As detailed in previous communications EGY 14/2018 and EGY 19/2020, Mr. Radwan was re-arrested on 21 September 2019 while reporting to a local police station in Cairo, in line with his precautionary measures. On 8 October 2019, the Supreme State Prosecution charged Mr. Radwan with “membership of a terrorist organisation”, “defamation”, and “misuse of social media”. Since then, he has had his preventive detention periodically renewed and continually extended.

On 24 August 2020, he was transferred to Tora Maximum-Security Prison 2 , where he has allegedly been subjected to ill-treatment. Mr. Radwan has been denied family visits and access to his lawyer since March 2020 and has been allegedly denied the ability to access money sent by family members to pay for essential goods within the prison.

On 3 November 2020, the Cairo Criminal Court granted the human rights defender release under precautionary measures. On 10 November 2020, the State Public Prosecutor accused Mr. Radwan of being involved in another case, case No. 855, and charged him with “joining a terrorist group”.

 It has been reported that during the Eid al’Adha holiday 2021, Mr. Radwan attempted to commit suicide in prison as a result of his ongoing detention and arbitrary measures against him.At the time of writing, Mr. Radwan remains in pre-trial detention in Tora Maximum-Security Prison 2.


In the communication we conveyed to the Government that we remain concerned about the ongoing arbitrary detention of both Mr. Hashad and human rights defender Mr. Radwan, which appear to be in response to either their human rights work or connection to human rights defenders.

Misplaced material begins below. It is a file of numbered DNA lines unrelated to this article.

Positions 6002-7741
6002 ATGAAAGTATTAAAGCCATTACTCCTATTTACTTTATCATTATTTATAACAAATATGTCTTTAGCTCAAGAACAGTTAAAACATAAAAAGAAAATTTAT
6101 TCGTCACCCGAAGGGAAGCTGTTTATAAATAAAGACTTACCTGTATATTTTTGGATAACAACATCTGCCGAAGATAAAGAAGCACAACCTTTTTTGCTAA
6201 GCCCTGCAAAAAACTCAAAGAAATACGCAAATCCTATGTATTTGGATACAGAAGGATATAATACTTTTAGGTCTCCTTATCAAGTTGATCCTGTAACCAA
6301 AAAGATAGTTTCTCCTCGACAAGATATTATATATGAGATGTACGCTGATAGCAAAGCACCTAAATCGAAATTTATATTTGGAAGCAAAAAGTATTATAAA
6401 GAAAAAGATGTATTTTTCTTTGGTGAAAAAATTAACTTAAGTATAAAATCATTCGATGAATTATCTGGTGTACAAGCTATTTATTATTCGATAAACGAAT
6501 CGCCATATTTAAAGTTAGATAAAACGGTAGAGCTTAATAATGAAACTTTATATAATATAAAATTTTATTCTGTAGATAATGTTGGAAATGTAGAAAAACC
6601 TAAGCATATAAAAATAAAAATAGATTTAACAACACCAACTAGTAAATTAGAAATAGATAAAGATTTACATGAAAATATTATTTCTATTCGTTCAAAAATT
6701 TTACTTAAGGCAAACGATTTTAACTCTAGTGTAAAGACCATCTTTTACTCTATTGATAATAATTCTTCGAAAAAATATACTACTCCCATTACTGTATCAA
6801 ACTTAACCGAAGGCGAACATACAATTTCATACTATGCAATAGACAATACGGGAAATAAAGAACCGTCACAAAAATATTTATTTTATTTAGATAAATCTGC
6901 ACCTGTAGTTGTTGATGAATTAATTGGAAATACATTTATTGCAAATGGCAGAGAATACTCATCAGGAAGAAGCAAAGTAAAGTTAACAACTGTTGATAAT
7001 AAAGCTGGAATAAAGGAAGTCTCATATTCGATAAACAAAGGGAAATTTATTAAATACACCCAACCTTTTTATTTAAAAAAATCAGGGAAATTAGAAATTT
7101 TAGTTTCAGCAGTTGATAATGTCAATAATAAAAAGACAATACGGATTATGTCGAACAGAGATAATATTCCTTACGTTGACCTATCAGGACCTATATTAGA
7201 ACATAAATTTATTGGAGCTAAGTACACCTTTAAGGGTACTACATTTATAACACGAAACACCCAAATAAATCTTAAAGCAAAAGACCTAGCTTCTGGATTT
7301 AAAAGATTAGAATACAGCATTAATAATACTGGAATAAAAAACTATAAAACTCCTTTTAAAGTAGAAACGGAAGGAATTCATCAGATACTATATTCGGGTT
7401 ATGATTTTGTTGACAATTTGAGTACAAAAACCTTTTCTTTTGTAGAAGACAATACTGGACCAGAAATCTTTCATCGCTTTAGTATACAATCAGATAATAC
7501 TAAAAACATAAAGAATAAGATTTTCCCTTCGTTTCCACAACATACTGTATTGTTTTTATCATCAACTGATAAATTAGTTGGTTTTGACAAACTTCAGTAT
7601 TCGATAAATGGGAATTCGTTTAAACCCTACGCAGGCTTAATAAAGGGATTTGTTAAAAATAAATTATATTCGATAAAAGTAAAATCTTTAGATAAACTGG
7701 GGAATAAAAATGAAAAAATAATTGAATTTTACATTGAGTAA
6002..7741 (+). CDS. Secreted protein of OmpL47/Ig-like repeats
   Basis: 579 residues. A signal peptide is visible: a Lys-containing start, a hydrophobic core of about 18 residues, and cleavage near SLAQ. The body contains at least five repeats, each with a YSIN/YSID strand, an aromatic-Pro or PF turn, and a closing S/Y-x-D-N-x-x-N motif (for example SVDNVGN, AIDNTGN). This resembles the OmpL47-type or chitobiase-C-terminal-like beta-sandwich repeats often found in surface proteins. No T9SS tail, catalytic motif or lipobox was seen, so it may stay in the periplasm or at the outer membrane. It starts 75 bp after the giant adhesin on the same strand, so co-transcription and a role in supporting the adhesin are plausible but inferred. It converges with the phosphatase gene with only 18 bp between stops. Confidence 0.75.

In the case of Mr. Hashad, we are concerned that although he is not an active human rights defender himself, he has been targeted, arbitrarly arrested, forcibly disappeared, tortured and detained as a result of his brother’s legitimate role as a human rights defender and is at risk of being criminalised on national security related charges. We believe that the targeting of Mr. Hashad illustrates the apparent deliberate pattern of retaliation by the Egyptian authorities against family members of human rights defenders.

We are concerned about the alleged ill-treatment and inhumane conditions of detention of both Mr. Hashad and Mr. Radwan. In Mr. Hashad’s case, the allegations of ill-treatment during his incommunicado detention and allegedly subjected to enforced disappearance may amount to torture and are in contravention of its absolute and non-derogable prohibtion. Of particular concern is that the prison authorities have denied access and continue to deprive Mr. Hashad of the use of his prosthetic leg. Further, we are concerned by his inhumane prison conditions, including solitary confinement, physical assault against him, lack of access to adequate sanitary facilities, in an overcrowded prison. Furthermore, we are concerned about the physical and mental well being of Mr. Radwan who has allegedly attempted suicide due to the conditions of detention.

The ongoing, prolonged pre-trial detention of both Mr. Hashad and Mr. Radwan highlights the strategy of the Egyptian authorities in which they continuously renew and extend the detention of imprisoned individuals, including human rights defenders for prolonged periods. (See OL EGY 4/2020).